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Blue Water Creek and the First Sioux War, 1854 - 1856 by R. Eli Paul

By R. Eli Paul

In earlier debts, the U.S. Army’s first clashes with the strong Sioux tribe seem as a suite of irrational occasions with a solid of inconceivable characters—a Mormon cow, a brash lieutenant, a drunken interpreter, an unlucky Brul? leader, and an incorrigible military commander. R. Eli Paul indicates as an alternative that the occasions that caused common William Harney’s assault on leader Little Thunder’s Brul? village foreshadowed the full background of clash among the USA and the Lakota people.Today Blue Water Creek is purely one of the modest streams coursing via Sioux nation. The conflicts alongside its margins were overshadowed through later, extra striking confrontations, together with the nice Sioux battle and George Custer’s premature dying alongside one other modest move. The Blue Water legacy has long past mostly underappreciated—until now. Blue Water Creek and the 1st Sioux conflict, 1854-1856 presents an intensive and goal narrative, utilizing a wealth of eyewitness bills to bare the importance of Blue Water Creek in Lakota and U.S. history.  

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Whined Harney unconvincingly, “Had the time lost in Congress in passing the bill for an increased military been spared to the Expedition, it would doubtless have been ready to enter the field in season. ”36 As an experienced and cunning army commander, this tactic could insulate him from later political reversals, or so he may have hoped. Paul Chapter 3 8/18/04 10:13 AM Page 42 Chapter 3 Overland Although General Harney may have lowered expectations with higher-ups, he did the opposite with subordinates.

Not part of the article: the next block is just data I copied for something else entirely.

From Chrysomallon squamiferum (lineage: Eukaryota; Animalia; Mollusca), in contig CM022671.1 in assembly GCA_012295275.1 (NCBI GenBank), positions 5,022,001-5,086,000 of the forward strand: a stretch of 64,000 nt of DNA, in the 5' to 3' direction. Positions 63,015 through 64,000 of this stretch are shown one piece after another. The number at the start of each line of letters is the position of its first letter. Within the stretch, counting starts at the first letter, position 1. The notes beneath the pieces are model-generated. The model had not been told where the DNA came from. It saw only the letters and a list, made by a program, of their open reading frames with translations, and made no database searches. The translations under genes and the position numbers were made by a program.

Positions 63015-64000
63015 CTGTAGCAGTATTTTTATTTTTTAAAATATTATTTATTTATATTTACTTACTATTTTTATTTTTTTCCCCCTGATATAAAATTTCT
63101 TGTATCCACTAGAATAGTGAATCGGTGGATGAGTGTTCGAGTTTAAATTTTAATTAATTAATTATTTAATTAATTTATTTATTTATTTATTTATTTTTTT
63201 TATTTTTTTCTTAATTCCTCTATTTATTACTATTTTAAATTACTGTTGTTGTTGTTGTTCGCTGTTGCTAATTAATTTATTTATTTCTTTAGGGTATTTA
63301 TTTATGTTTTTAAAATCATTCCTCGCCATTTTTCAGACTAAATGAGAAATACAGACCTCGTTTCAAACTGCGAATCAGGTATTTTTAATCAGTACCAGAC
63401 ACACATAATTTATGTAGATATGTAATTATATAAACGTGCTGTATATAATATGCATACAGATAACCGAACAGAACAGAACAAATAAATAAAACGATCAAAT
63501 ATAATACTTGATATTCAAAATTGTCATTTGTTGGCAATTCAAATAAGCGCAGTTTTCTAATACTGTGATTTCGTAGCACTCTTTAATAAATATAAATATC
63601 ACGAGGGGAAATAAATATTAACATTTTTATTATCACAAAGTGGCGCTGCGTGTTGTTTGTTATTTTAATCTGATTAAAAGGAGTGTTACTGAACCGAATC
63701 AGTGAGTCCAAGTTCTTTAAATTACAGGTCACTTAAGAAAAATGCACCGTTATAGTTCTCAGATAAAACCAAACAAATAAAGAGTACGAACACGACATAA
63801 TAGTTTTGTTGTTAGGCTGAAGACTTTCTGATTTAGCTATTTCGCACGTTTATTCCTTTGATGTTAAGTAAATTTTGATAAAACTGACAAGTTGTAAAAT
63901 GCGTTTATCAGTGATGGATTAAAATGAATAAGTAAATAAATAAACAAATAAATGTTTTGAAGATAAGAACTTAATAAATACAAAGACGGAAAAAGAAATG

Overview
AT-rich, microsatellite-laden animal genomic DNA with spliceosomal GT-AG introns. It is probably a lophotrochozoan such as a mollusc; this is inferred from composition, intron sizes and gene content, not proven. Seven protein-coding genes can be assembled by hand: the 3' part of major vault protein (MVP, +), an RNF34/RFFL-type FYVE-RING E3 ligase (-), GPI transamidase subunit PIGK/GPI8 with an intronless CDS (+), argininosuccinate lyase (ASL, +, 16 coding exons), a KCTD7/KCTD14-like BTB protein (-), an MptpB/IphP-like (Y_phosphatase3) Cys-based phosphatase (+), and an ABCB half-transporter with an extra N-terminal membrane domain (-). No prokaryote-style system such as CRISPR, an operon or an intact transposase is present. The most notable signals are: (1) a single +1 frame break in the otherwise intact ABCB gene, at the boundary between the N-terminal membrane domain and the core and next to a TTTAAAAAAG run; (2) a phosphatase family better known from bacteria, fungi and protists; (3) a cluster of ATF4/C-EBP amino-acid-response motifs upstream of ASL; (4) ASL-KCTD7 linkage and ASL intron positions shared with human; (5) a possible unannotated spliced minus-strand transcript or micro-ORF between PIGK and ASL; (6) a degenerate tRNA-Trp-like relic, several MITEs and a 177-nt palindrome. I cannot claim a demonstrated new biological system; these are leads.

It would take no ordinary effort to punish them. The task looked more daunting when he threw out this alarming statistic: The total force of the Department of the West, stationed in “the country between the Mississippi River and the Rocky Mountains, except the departments of Texas and New Mexico,” amounted to a measly 1,855 officers and men. Understandably, efforts had begun to beef up these numbers through transfers. A recurrent theme for these months in late 1854 and early 1855 was one of a constant chess-piece maneuvering of desperately needed regulars across the military landscape.

I] stood by the cannon. . Then I saw them clean out the cannon preparing to load it. . The interpreter said to me, ‘It is my place to do as the captain [Fleming] tells me. 38 Together, they left the fort on the trail east that led to the massive Indian encampment. Man Afraid again tried to reason with Grattan, but the existence of large numbers of Sioux had no effect. ” The words fell on deaf ears, and those of the interpreter, that “[A]ll the Sioux were women,” hardly helped. 40 Paul Chapter 1 20 8/18/04 10:06 AM Page 20 blue water creek and the first sioux war They passed Man Afraid’s lodge in the Oglala village and continued toward Bordeaux’s trading house, three miles from Gratiot’s, and the nearby Brulé village that stretched along the river.

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